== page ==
True Artistic Force – Review: Satyagraha, ENO

Bengalis don’t tend to like Gandhi all that much. Feminists aren’t particularly on board with him either1. More than that, the current surge in Right-Wing, conservative Hindu nationalism in India has seen a rise in overt and systematic oppression of minorities. Anybody who is different – Muslim, queer, transgender, you name it – historically and presently they have all been scarred by discourses of Indian (read: Hindu) nationalism, and it’s very difficult to strike a balance between celebrating the freedom and independence of the country we love and reinforcing these essentially violent ways of thinking the Nation. In brief, as a Bengali Feminist whose work is dedicated to queer, intersectional feminist movements in India, I was extremely nervous about going to see an Opera about Gandhi. I left overwhelmed, and proud, both of my favourite art form and my heritage. This is not (thankfully, in my view) an opera glorifying Gandhi. It is an opera about an idea, about philosophy, and about the will to truth and social justice.

The focus of Glass’s work is on the message of satyagraha, a sanskritic term Gandhi coined to describe his ideology of ‘non-violent’ resistance to the oppressions of the colonial Raj. The costuming was sensitive, both honouring Indian tradition and resisting the temptation to essentialise and exoticise the Indian subjects. I particularly appreciated the imaginative and powerful representation of Krishna, with long dark hair in a blue suit, marked on his forehead but entirely focussed on delivering his message, undistracted by temptingly glamorous peacock feathers, gold and conches that are usually part of his symbolism, at least in India religious art. The set and production design reflected and augmented Glass’s music, without stereotyping either India’s history or present reality, as is more often than not seen in representations of one of the west’s favourite oriental subjects.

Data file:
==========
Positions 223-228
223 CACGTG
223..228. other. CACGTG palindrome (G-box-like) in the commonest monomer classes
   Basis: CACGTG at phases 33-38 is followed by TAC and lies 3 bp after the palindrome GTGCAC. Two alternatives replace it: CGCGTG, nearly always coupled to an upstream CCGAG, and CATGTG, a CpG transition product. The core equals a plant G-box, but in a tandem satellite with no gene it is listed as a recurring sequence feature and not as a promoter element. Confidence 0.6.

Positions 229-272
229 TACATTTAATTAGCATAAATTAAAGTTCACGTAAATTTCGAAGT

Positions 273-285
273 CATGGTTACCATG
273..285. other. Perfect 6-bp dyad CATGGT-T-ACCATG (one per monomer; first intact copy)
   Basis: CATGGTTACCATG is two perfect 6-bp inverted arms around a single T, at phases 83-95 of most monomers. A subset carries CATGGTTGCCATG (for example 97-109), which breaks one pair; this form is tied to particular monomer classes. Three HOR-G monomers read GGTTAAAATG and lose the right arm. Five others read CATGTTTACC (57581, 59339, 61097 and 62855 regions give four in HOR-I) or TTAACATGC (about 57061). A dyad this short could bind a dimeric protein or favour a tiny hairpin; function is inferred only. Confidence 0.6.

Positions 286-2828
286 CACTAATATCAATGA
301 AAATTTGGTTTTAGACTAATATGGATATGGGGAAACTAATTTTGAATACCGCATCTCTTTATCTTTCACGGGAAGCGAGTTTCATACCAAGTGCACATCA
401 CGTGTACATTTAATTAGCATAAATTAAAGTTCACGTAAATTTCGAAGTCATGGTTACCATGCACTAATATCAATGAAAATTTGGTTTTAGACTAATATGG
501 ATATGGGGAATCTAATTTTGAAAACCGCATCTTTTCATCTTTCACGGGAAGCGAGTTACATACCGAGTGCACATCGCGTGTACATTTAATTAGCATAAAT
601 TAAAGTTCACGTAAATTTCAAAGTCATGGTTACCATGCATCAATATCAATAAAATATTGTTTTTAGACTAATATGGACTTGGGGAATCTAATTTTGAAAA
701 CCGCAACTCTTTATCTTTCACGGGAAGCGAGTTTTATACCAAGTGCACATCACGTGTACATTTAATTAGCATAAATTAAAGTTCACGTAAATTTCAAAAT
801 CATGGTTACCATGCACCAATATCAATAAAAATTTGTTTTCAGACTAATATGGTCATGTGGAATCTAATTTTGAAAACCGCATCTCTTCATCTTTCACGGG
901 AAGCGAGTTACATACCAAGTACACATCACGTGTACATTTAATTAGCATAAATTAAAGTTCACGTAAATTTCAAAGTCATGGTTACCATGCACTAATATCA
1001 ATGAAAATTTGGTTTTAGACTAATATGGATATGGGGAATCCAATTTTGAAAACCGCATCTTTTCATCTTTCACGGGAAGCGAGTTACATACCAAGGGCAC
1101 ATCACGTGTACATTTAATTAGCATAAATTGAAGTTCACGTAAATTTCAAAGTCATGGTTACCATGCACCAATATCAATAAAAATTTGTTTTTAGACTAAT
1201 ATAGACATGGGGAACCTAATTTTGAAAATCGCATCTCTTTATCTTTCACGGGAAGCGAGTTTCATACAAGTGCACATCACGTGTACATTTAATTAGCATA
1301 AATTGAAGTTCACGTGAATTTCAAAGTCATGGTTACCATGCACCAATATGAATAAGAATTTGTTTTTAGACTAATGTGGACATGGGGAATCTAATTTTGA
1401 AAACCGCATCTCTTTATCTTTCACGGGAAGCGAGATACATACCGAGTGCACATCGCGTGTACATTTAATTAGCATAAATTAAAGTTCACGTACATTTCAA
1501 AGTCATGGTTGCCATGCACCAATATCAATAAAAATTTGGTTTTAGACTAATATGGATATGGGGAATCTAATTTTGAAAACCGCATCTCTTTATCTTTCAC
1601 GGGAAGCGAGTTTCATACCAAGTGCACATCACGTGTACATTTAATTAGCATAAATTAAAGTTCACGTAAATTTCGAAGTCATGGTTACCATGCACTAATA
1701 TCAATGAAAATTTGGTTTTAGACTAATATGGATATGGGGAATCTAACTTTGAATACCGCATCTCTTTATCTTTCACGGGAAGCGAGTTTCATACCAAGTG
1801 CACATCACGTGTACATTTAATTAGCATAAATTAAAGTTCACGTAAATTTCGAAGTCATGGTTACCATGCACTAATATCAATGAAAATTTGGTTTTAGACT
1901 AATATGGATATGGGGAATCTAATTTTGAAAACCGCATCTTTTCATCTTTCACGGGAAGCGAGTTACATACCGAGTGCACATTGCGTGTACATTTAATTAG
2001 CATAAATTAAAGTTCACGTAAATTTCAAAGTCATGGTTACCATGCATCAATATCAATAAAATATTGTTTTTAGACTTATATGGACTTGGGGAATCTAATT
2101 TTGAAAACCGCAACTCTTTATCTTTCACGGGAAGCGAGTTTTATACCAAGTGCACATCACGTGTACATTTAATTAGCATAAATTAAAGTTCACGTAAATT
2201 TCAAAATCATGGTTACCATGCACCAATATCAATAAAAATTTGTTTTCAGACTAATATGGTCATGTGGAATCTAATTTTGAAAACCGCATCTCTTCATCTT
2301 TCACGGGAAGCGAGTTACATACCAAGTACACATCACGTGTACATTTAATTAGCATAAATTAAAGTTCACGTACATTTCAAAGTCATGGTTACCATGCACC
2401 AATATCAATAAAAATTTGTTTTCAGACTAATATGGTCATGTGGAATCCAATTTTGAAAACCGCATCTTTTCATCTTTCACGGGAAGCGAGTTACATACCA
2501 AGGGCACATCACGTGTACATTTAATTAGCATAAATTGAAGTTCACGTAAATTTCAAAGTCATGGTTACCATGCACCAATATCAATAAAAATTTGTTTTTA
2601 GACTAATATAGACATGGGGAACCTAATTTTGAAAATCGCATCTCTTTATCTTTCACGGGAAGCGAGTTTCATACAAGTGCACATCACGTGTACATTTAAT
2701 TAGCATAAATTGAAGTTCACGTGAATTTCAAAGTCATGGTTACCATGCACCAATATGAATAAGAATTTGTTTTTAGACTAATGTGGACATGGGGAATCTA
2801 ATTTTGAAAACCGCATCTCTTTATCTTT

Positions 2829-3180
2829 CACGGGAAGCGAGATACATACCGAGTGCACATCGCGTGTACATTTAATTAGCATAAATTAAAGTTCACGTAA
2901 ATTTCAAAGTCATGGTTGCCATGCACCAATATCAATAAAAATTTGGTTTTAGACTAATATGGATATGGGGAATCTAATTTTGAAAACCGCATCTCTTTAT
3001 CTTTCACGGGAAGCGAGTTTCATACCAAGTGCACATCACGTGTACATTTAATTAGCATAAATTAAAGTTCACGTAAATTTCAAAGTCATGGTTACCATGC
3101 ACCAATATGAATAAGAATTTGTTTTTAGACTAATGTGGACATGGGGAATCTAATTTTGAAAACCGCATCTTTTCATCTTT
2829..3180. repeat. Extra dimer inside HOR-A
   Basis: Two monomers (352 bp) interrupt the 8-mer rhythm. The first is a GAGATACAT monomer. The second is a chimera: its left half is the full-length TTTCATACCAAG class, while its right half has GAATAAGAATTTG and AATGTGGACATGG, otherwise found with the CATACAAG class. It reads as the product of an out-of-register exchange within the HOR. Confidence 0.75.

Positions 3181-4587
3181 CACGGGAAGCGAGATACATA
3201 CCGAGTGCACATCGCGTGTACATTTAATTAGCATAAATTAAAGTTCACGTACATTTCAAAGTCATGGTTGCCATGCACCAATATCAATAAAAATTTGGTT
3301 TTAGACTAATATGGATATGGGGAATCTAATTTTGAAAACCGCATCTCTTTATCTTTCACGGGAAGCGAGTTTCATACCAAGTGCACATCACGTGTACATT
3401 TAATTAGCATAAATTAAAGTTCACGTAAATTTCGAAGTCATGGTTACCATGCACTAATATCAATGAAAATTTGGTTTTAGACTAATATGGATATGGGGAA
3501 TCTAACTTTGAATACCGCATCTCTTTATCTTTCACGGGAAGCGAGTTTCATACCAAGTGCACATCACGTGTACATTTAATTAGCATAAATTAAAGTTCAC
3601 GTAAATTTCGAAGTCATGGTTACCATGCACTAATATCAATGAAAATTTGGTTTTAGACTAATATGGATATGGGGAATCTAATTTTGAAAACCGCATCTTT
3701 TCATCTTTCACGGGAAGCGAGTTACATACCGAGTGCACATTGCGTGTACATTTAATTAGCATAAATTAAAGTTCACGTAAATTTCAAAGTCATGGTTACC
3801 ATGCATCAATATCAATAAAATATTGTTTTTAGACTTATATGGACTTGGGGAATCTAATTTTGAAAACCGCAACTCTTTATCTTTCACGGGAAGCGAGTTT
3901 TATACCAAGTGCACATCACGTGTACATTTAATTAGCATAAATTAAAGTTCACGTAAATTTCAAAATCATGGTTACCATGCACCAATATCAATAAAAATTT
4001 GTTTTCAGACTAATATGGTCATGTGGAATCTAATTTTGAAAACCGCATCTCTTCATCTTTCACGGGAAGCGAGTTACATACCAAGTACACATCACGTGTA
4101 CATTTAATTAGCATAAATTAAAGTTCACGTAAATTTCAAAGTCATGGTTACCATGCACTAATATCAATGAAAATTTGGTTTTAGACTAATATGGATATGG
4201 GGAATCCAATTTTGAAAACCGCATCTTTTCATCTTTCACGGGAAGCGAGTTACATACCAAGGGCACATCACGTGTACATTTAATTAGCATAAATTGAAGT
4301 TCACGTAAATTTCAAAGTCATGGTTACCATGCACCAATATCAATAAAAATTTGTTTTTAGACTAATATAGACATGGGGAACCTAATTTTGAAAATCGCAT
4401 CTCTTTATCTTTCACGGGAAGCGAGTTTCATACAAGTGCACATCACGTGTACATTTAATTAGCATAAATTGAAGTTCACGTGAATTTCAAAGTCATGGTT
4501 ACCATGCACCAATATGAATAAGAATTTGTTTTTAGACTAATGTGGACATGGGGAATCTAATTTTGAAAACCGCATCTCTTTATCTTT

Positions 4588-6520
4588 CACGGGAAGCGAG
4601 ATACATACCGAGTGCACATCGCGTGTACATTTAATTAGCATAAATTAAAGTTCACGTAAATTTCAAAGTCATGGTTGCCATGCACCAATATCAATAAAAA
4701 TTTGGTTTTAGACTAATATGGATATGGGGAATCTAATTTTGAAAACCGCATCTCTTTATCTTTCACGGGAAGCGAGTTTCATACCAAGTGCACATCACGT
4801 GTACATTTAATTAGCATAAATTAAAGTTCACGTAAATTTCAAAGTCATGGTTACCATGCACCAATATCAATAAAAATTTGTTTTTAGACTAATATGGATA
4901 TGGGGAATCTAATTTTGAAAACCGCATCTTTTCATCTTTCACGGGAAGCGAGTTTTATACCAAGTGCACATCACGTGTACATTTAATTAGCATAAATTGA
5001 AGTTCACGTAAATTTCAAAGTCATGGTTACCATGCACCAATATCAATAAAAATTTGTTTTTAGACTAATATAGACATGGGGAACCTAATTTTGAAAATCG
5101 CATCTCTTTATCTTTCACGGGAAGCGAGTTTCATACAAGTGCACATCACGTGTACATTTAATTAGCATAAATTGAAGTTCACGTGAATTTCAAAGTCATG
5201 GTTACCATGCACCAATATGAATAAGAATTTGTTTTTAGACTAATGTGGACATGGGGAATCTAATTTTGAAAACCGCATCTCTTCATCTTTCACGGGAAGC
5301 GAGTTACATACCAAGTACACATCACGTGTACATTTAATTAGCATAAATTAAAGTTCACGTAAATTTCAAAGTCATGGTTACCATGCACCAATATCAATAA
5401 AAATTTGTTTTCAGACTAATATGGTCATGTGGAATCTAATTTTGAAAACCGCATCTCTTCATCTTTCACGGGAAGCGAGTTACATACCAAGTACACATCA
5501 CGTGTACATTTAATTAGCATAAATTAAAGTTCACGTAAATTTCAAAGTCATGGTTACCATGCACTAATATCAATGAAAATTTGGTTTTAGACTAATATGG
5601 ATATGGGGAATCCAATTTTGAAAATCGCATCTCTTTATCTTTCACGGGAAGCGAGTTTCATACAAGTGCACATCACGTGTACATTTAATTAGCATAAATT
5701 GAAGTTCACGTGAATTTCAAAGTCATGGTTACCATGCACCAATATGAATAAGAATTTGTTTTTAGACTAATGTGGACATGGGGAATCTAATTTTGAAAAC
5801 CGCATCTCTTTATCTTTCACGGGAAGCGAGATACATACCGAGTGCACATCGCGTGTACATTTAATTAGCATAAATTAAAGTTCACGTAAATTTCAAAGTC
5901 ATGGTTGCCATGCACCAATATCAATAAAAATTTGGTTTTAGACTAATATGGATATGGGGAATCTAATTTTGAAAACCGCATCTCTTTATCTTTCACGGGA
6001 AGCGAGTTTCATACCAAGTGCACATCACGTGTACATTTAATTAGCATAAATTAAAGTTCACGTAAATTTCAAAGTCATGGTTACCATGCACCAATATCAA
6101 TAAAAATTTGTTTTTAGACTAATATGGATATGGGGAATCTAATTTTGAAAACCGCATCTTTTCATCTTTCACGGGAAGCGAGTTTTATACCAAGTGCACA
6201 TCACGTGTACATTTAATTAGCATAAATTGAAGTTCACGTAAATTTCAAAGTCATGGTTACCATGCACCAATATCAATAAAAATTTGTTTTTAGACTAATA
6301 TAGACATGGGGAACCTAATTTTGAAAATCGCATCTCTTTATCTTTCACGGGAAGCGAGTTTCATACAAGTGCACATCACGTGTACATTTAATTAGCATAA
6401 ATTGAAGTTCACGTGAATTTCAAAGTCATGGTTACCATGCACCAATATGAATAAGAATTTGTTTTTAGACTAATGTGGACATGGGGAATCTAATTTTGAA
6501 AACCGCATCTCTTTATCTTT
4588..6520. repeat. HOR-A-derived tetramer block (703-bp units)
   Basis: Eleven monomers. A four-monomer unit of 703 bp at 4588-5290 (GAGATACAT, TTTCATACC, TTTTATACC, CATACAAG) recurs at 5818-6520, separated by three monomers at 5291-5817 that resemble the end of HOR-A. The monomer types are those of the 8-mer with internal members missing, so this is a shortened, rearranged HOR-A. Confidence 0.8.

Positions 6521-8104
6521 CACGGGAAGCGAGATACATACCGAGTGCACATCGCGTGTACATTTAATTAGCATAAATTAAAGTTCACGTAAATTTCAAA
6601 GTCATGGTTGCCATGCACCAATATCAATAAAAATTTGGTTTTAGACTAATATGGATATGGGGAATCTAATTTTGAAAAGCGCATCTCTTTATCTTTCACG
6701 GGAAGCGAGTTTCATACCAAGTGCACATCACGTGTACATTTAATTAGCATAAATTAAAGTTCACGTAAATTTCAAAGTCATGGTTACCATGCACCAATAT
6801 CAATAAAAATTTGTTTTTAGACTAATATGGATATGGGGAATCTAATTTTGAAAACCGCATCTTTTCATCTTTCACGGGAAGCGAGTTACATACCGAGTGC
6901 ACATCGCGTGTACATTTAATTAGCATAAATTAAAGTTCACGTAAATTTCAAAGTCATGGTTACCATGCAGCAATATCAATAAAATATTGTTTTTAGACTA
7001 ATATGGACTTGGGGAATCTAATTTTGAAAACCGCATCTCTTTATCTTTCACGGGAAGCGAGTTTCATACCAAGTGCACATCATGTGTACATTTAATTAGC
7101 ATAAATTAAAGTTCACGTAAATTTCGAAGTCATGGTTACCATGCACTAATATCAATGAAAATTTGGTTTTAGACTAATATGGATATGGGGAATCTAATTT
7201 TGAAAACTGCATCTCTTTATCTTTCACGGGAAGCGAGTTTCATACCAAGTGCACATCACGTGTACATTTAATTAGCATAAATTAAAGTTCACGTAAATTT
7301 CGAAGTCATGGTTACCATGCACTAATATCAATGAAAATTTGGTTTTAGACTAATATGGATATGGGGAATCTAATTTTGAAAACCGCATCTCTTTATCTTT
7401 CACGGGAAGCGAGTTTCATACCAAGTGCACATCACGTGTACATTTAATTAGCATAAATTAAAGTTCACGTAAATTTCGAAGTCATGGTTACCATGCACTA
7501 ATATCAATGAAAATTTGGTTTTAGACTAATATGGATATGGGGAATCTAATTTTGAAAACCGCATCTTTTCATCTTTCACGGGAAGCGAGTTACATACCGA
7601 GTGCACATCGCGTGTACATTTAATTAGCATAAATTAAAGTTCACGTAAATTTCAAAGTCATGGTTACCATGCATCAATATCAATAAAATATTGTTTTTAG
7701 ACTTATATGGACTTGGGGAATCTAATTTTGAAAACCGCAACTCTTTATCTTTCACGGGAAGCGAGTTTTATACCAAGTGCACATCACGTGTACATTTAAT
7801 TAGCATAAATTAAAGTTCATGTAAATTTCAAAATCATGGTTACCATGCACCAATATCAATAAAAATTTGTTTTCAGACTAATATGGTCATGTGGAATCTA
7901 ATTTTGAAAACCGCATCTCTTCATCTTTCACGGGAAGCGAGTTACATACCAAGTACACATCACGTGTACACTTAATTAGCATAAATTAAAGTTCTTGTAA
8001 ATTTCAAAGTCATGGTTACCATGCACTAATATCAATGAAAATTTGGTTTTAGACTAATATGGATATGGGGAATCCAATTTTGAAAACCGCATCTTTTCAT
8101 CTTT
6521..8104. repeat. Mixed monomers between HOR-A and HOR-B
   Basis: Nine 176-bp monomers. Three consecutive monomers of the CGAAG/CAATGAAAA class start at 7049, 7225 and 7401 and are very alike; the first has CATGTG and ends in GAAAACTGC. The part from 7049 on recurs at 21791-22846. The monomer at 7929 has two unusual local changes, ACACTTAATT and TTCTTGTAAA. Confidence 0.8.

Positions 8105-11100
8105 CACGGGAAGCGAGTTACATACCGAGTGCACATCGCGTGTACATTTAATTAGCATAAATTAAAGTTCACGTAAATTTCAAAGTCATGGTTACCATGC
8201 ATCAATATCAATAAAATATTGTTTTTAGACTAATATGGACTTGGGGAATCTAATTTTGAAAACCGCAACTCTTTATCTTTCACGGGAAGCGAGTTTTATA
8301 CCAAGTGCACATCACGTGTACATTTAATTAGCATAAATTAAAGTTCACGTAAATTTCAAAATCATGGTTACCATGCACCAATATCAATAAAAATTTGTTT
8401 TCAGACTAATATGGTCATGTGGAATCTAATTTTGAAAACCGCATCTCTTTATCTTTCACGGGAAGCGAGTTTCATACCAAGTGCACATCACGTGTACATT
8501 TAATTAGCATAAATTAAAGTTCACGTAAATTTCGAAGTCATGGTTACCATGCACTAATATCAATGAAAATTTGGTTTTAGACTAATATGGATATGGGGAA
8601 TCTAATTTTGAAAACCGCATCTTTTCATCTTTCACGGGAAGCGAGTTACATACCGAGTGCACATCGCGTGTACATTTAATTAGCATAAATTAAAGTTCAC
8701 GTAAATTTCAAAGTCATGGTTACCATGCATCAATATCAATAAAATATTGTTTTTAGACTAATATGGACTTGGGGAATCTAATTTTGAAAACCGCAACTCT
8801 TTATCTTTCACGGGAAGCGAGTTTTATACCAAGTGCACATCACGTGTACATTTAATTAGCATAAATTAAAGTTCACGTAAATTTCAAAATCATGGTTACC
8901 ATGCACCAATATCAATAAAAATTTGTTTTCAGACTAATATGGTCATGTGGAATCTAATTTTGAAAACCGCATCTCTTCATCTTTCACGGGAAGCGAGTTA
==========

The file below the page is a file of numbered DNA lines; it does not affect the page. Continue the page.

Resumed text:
Satyagraha eno 2
Image Source: English National Opera

Phelim McDermott (director) has an unfathomable gift for translating the abstract auditory to the (sometimes no less abstract) visual. I can never forget the stunning juggling work in his production of Glass’s Akhnaten, which mirrored and enhanced that work’s rhythmic drive. Here was a different approach entirely. There was such confidence in the stillness and slowness of the blocking, allowing the music and core ideas of the work just to be, without requiring the actors to move for the sake of movement. Newspapers featured throughout as a design motif, used in many ways as props, projection backgrounds and puppets, reflecting both the motivic nature of the music and acknowledging the huge historical and political significance of newspapers in the Indian Independence movement2.

Perhaps most astounding were the enormous puppets that rose up throughout the work. Filling the entire width and height of the Coliseum’s stage, crocodiles, cows and battling Pandavas appeared almost inexplicably out of baskets, brooms and papier maché (more newspaper), dramatising background themes but also putting me to mind of the Indian folk tradition of travelling puppet theatre. The fantastical foe to Arjuna in act one was instantly recognisable to my inner Indian child, evoking and reimagining Indian artistic representations of demons that are both physical and ideological. I gasped when the likeness of Rabindranath Tagore appeared on stage. It was moving and terrifying, seeing such a major cultural and identity icon seemingly incarnated before me.

Satyagraha Gscene
Image Source: English National Opera